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Additional Nursing Home & Long Term Care Information:

Nursing Homes: What critical information should I know?   

Nursing Homes: Finding a Really Great One    

Nursing Home Staff That You Should Know   

Evaluating the Nursing Home Facility   

Understanding the Nursing Home Contract  

Nursing homes: How do you evaluate care?   

Elder Sexual Abuse in Nursing Homes   

Finding The Best Nursing Home   

Finding a Safe Nursing Home 

When to Contact a Nursing Home Attorney

Caregiving Articles of Interest:

Is Elderly Care at Home the Best Choice?

Caregiving- Families Don't Always Play Fair

How The Sandwich Generation Can Help Their Parents Create a Legacy of Meaning  

Five Things You Must Do When Traveling With Older Parents   

Senior Parents Living Alone   

The Life Cycle - Taking Care of Your Parents   

Home Care Training Increases Effectiveness of Caregivers   

Avoid Identity Theft from Obituaries   

Additional Senior Articles of Interest:

Alzheimer's Disease

Depression among the Elderly

Long term care insurance: What is it really?

Personal Safety for Grandma and Grandpa

Social Security: Can I get it now?

Web Site Map



Nursing Homes: Finding a Really Great One


How do you find a really good nursing home? 

hearing and agingOne of the first things you need to do is to start learning about the nursing homes in your area. Start talking to friends and family members about local long-term care facilities that they have had some experience with.  You may ask your doctor for advice, or if you're at a hospital talk to the hospital social workers or discharge planners.  You can probably get a nursing home list from your local agency on aging.  Also, if your area has a long-term care ombudsman's program they may be very helpful.  Ombudsman are state employees who evaluate and inspect nursing homes. 

Nursing homes are governed by the Nursing Home Reform Act which contains many of
the regulations and standards that nursing homes must adhere to. 

After you have had a chance to discuss local nursing homes with friends, family, doctors etc., you should then make an appointment to talk to some of the administrators and tour the facilities.  Then, it would probably be a good idea to return at various different times of the day and night to see how they function on a more informal basis.  Some of the questions that you should ask the nursing home administrator may include:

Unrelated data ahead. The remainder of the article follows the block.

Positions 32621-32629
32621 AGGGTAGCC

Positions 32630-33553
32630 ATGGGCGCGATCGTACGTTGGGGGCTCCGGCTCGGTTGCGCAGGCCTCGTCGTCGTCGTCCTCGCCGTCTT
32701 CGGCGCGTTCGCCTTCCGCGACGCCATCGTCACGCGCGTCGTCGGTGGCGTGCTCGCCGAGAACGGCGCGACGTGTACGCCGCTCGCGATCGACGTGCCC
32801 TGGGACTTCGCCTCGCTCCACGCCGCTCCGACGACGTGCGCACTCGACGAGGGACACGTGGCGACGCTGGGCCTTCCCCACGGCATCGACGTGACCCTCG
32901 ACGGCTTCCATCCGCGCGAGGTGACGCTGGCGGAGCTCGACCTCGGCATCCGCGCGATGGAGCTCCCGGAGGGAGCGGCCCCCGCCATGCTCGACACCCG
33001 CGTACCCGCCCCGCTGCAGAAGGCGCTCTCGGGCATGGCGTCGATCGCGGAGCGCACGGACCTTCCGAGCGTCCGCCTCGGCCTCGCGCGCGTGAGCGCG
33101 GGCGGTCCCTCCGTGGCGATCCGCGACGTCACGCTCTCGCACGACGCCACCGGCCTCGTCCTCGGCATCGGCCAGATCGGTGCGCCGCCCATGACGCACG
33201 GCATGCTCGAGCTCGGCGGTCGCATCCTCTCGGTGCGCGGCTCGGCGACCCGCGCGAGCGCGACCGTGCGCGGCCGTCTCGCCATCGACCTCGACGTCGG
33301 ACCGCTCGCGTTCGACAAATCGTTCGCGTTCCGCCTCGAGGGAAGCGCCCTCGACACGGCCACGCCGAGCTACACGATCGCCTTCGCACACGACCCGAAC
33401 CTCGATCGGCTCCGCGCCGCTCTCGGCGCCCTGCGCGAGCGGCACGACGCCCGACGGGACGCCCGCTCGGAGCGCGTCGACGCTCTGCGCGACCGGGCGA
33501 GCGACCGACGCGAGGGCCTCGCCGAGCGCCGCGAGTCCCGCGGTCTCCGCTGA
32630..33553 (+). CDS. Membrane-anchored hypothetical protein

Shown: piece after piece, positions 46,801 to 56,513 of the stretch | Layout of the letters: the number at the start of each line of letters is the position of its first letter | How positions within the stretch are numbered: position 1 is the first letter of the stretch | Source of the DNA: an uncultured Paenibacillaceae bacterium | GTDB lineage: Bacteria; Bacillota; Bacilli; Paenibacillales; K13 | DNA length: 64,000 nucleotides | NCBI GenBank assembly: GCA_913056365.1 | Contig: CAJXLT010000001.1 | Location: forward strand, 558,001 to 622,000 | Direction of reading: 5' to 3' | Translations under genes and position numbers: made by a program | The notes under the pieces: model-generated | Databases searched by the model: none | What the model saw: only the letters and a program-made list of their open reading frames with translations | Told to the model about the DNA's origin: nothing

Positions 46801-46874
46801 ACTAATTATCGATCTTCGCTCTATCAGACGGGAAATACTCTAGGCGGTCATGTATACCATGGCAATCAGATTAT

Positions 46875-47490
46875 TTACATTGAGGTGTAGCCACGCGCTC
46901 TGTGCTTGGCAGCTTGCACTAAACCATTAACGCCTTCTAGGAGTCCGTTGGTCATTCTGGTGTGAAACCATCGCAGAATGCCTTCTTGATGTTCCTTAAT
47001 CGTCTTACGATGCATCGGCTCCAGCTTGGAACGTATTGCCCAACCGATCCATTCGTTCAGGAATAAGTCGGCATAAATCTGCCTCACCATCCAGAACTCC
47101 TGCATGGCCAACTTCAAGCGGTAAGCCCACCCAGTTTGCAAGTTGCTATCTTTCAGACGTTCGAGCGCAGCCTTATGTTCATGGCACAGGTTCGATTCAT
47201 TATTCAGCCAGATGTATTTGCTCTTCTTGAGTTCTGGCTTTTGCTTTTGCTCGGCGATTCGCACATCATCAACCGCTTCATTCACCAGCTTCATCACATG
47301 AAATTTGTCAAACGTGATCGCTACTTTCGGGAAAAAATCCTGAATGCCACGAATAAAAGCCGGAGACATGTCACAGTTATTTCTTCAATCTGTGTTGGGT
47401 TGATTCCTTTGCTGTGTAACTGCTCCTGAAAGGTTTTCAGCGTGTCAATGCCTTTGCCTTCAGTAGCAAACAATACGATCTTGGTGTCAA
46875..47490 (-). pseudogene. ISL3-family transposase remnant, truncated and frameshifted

• What are the costs?                                              
  • Are there extra fees?
  • Is Medicaid accepted as payment?
  • How many Medicaid beds are available and what is the total amount?
  • What is the usual employee-to-resident ratio?
  • Are there separate areas of the nursing home for patients with dementia and Alzheimer's?
  • What is the usual daily schedule?
  • How many RNís are on duty at any given time?
  • What is the total census of the long-term care facility?
  • What activities are usually planned for the residents?
  • Is there a family and/or resident council?
  • Are there usually single rooms available?
  • What are the usual visiting hours?
  • What personal items are residents allowed to bring with them?
  • What kind of security is available at the facility?
  • What is the bedhold policy?


When you meet with the nursing home administrator you should probably ask to see the three most recent state surveys (also called inspections).  Your local ombudsman may also be helpful in assisting you in attaining and understanding these documents.  These surveys will help you to understand what types of problems exist at the facility.  You should probably be leery if you see the same types of problems existing on a consistent basis year after year.  Good nursing homes will usually make improvements based upon the survey.  All nursing homes have some problems, but the purpose of the report is to identify those problems so they can be fixed.

Some information from Seniorís Rights: Your Legal Guide to Living Life to the Fullest By Brette McWhorter Sember 


Additional Information By Paul Susic M.A. Licensed Psychologist Ph.D. Candidate (Geriatric Psychologist) 

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